Introduction: Automatic Watering From a Water Barrel

I am lazy.  A few years ago I got tired of having to manually water the 15-20 potted plants around our patio, so I put in an automatic drip irrigation system.  I would have liked to run the same system to the side of our house where we have 7 potted plants on and near a side porch, but unfortunately I would have to have crossed about 60 feet of pavement, and it didn't seem to be worth the effort.

So, I bought a water barrel and connected it to a downspout, and that kept me from having to carry water through the house in buckets to water these plants.  But, like I said, I'm lazy, so I decided to try my hand at automatic watering from the rain barrel.

Step 1: Materials Required

You need a water barrel, of course, or some other container to use as a water supply. 

Since my plan centered on using a fountain pump hooked to a timer, I needed a fountain pump that would be able to lift water at least 6.5 feet (since one of the plants is on a shelf).  I had an old fountain pump, but unfortunately it would only lift about 4 feet.  I found a 300-500 gph fountain pump locally, and this pump has a lift of 8.7 feet, which was more than adequate.

In addition to the pump, I used an electronic timer, about 20 feet of plastic 1/2 inch tubing, 16 feet of 1/4 inch hose, and an assortment of drip irrigation bubblers and fittings.

The tool requirement was basically something to cut the rubber hose with.  I used a shop knife, but you could also use scissors or a really mean dog....

Step 2: Install the Pump

Since the pump is submersible, installing it was easy.  I took off the inlet screen, and lowered the pump (with the 1/2 inch hose attached) to the bottom of the barrel.  I then had to make a small cutout in the inlet screen to allow room for the hose and the power cord to exit the rain barrel.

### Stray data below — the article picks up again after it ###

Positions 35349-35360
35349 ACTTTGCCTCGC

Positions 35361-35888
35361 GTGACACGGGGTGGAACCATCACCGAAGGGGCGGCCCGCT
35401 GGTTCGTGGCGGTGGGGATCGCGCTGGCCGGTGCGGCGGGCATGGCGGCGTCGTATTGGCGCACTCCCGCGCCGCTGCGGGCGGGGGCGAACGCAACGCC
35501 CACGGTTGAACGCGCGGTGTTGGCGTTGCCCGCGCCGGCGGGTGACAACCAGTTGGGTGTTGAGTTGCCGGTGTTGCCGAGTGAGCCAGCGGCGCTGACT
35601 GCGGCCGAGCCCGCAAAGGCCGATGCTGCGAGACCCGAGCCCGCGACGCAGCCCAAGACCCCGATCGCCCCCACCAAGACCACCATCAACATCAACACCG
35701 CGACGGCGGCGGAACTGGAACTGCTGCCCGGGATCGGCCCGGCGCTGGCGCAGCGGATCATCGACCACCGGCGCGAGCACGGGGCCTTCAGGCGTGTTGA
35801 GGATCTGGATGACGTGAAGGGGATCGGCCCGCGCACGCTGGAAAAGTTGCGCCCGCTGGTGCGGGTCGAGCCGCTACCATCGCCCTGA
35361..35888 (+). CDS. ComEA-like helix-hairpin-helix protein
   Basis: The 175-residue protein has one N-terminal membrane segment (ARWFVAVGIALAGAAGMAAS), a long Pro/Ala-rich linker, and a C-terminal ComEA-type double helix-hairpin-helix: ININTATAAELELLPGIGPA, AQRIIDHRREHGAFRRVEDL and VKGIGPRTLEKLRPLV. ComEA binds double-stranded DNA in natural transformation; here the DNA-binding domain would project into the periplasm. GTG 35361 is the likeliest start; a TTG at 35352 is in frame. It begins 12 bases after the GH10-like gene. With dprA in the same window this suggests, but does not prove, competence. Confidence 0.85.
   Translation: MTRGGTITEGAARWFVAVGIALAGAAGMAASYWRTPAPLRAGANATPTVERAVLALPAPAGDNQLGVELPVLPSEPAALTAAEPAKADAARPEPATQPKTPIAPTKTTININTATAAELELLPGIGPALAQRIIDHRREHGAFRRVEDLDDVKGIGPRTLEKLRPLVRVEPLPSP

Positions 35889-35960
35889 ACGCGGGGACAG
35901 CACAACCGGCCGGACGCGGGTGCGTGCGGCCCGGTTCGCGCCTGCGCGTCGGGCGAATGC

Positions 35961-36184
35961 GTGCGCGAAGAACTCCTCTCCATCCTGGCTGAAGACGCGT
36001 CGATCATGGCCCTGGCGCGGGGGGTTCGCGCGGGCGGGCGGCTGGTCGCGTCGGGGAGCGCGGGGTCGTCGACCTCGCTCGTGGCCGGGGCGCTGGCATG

Step 3: Install the Hoses

Most of the plants are on a side porch, so I ran the 1/2 inch tubing along a gap between the driveway and the porch, then made the turn onto the porch (photo 1). 

I terminated this hose (photo 2) by simply folding it over and tying it off with some nylon cord.  I found I had to bring the hose up higher than the water in the barrel to keep it from continuing to siphon after the pump was shut off.  Since the water barrel was full, I simply experimented until I found the right height.  You can see in photo 2 the 1/4 inch lines coming off the 1/2 inch hose -- I had to place them at this height to eliminate siphoning.

Two of the plants are outside of this porch, one is on top of the water barrel and the other is beside it.  I formed a loop in the 1/2 inch hose above the water barrel (photo 3), and attached the 1/4 inch lines to this elevated loop.

The last photo shows the final water line that goes to the plant that is mounted on the wall.

Step 4: Add the Electronic Timer

The last step was to plug in the timer, program it, and I was done!  I used an outdoor-rated electronic timer as opposed to a mechanical one so I could precisely adjust the time the water runs.  I have begun by having the water come on at 4pm each day and run for 10 minutes.  As we move into the hotter part of the summer I will probably have to lengthen this time.

Now that I'm out of the manual watering business, guess I'll have to find something else to do. 

Or,  I could just get even more lazy..........

Comments

author
hardcorewarrior666 (author)2016-10-12

If you had used a pump with a float switch, it would have automatically cut off when the barrel got low ?. More laziness ??

author
logscar (author)2016-05-21

could this work if I attached a hose timer to the spigot at the bottom of the rain barrel? would I still need a fountain pump?

author
knife141 (author)logscar2016-05-22

It depends upon how much water pressure is coming from the rain barrel.

author
JosephE22 (author)2016-01-31

When the barrel is empty, is there something that prevents the punp from turning on? Or does your pump do ok with no water?

author
knife141 (author)JosephE222016-01-31

I turn the pump off if the barrel gets low.

author
srynew (author)2014-12-11

This looks great and I am going to try this next season.

You would get better effect if you watered your plants late in the evening or early in the morning. Lower solar evaporation losses than at 4:00PM

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Bio: I enjoy taking a pile of junk and making something unusual out of it. I like wheeled vehicles, and currently own two motorcycles, two electric ... More »
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